as it increases redundancy by allowing multipleinstances of vital hardware to be brought
along and allows for large-scale future expansionto be planned from the very first mission.
SpaceX has been targeting 2022 for this cargoopportunity for many years now, but given
this is only 2 years away and SpaceX may wantto apply lessons from their lunar Starship
missions, I’ve added a 5 year uncertaintywindow to the timeline to cover the possibility
of slips by two launch windows. If all goes well with the cargo mission, it
would be followed in the next launch windowby the first human mission to Mars. This would
see two Crew Starships, each carrying 20-50people, and 2 Cargo Starships land in separated
location within a few km of each other. Thissuggests that a heavy cargo and crew transportation
rover will need to be developed, perhaps similarto the Habitable Mobility Platform envisioned
for the Artemis Base Camp. The priority ofthis mission will be to make operational a
propellant production plant to refuel theStarships. The crewed mission will also focus
on establishing the infrastructure ofMars Base Alpha, including habitats, radiation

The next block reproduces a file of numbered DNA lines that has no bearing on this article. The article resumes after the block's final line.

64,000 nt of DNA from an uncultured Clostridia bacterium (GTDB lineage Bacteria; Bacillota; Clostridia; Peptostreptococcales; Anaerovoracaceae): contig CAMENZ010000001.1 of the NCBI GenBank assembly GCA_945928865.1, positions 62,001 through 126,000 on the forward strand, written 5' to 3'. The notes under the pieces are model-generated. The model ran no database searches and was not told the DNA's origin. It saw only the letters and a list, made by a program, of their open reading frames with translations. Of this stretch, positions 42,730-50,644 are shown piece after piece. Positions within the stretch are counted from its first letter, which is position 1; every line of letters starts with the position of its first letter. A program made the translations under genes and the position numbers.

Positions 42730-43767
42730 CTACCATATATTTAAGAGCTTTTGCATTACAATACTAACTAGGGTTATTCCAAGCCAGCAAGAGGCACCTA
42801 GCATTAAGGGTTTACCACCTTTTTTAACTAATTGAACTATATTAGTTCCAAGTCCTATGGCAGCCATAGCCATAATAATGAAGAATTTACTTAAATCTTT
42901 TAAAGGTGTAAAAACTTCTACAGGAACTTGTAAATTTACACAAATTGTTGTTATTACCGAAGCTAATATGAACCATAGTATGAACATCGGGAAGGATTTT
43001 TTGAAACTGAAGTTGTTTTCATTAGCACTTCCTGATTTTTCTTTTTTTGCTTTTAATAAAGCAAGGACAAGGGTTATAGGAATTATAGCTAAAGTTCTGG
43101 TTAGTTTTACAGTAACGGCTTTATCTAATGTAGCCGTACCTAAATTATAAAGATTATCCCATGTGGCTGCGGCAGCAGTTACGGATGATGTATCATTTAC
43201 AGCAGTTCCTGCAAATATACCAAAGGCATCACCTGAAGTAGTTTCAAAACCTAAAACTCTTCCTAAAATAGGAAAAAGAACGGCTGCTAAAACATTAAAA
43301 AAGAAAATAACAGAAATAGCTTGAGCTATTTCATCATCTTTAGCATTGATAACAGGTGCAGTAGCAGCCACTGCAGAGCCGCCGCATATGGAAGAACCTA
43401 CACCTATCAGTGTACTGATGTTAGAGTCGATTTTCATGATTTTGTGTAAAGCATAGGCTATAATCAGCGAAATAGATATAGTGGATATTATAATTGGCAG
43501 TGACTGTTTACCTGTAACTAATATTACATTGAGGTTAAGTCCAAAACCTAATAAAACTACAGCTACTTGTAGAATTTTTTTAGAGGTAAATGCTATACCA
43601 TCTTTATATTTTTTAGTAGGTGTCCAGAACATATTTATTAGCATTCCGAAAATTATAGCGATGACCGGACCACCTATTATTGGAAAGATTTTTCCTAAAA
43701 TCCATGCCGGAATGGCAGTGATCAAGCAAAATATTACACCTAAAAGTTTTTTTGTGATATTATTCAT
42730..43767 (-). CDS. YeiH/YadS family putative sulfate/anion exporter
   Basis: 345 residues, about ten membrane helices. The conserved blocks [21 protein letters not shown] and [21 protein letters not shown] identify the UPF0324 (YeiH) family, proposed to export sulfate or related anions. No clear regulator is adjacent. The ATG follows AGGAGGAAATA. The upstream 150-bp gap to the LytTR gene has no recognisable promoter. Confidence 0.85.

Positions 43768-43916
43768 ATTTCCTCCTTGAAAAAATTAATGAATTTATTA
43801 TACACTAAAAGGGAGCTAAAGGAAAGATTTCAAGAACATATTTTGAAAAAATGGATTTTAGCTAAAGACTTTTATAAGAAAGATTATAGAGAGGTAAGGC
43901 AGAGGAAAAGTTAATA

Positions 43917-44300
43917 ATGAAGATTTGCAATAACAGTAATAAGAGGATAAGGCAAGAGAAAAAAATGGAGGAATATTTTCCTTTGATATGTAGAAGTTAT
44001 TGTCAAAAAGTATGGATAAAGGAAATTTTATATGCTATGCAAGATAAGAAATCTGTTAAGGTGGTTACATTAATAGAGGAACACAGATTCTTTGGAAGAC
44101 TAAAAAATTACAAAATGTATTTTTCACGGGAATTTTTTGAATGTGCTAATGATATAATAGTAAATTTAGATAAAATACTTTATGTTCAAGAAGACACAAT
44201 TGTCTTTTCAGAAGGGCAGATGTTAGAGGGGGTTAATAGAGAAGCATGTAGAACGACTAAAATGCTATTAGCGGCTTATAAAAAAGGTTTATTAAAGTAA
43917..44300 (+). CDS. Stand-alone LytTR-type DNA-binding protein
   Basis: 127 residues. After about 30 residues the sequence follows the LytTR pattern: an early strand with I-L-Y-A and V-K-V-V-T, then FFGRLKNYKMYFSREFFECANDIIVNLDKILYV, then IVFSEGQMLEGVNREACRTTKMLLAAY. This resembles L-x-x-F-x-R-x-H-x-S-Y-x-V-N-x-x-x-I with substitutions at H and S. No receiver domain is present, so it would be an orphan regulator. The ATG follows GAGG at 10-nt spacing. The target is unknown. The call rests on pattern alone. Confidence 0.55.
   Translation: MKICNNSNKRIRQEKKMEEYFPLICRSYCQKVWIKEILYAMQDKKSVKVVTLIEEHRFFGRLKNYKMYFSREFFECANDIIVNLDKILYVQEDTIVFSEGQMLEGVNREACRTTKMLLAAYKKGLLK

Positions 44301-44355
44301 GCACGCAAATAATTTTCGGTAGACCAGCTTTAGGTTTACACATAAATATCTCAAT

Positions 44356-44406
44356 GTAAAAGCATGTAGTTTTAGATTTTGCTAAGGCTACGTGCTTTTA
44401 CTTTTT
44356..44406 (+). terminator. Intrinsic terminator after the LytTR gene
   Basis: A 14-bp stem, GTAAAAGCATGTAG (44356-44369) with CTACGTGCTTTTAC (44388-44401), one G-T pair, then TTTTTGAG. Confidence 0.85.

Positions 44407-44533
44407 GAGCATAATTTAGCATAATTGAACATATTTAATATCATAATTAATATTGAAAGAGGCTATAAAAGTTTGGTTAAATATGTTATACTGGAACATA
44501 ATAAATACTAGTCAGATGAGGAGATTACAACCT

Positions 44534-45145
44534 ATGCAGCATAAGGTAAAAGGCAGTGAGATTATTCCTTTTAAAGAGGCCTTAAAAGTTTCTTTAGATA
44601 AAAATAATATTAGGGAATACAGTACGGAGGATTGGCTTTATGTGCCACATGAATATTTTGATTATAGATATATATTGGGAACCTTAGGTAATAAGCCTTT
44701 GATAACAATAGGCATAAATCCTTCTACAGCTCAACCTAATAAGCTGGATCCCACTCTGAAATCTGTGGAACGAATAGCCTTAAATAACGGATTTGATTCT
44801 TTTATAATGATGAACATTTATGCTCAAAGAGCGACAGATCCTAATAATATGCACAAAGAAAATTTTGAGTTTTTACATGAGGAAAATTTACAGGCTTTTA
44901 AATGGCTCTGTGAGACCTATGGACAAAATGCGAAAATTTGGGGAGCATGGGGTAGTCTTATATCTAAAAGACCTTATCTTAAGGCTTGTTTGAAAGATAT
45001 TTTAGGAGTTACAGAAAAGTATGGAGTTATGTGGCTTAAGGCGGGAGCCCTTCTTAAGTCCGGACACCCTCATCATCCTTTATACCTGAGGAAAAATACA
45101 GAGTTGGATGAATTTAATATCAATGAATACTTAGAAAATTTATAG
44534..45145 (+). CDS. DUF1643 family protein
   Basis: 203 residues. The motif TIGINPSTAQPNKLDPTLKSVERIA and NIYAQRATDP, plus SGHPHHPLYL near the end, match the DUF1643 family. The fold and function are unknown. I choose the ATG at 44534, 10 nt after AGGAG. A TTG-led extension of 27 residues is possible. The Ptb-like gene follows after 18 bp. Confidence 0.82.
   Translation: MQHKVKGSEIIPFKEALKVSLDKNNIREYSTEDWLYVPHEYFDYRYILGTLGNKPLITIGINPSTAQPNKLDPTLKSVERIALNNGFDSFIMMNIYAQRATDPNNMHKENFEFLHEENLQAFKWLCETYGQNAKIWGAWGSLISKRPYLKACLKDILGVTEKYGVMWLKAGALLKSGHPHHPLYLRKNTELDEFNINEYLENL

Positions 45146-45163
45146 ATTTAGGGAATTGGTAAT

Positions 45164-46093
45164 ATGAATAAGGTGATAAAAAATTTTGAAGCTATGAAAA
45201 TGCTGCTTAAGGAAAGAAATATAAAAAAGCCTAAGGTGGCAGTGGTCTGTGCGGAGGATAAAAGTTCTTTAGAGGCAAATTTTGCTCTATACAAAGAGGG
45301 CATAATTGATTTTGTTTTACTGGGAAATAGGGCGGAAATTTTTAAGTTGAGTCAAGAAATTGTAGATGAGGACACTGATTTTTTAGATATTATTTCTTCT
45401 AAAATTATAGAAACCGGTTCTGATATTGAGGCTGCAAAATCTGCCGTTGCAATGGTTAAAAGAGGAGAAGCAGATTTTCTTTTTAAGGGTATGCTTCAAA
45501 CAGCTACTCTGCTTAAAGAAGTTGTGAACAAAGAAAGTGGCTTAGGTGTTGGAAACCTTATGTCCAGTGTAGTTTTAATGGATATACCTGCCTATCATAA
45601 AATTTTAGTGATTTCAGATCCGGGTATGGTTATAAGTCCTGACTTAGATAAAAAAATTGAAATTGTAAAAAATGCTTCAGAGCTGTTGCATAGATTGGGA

shelters, greenhouses, and landing pads. Theplan is for the first five Starships to stay
on Mars indefinitely, providing initial habitationspace, though the capability to return to
Earth with a Starship will be available. Given that the initial crews will likely need
to reside on Mars for at least 26 months,self-sufficiency will be absolutely crucial.
The base will need to be able to extract over1 ton of ice per day to produce drinkable water
and air for the base, with this ice needingto be both accessible and amenable to purification.
This is another key area where in situ resourceutilisation experiments on CLPS and Artemis
missions can provide valuable input for MarsBase Alpha’s design. Self-sufficiency will
also require the extraction and processingof minerals and metals, such that structural
materials can be created for base repair andexpansion. Back on Earth, during the
build up to each subsequent launch window,many additional Starships will be launched into orbit.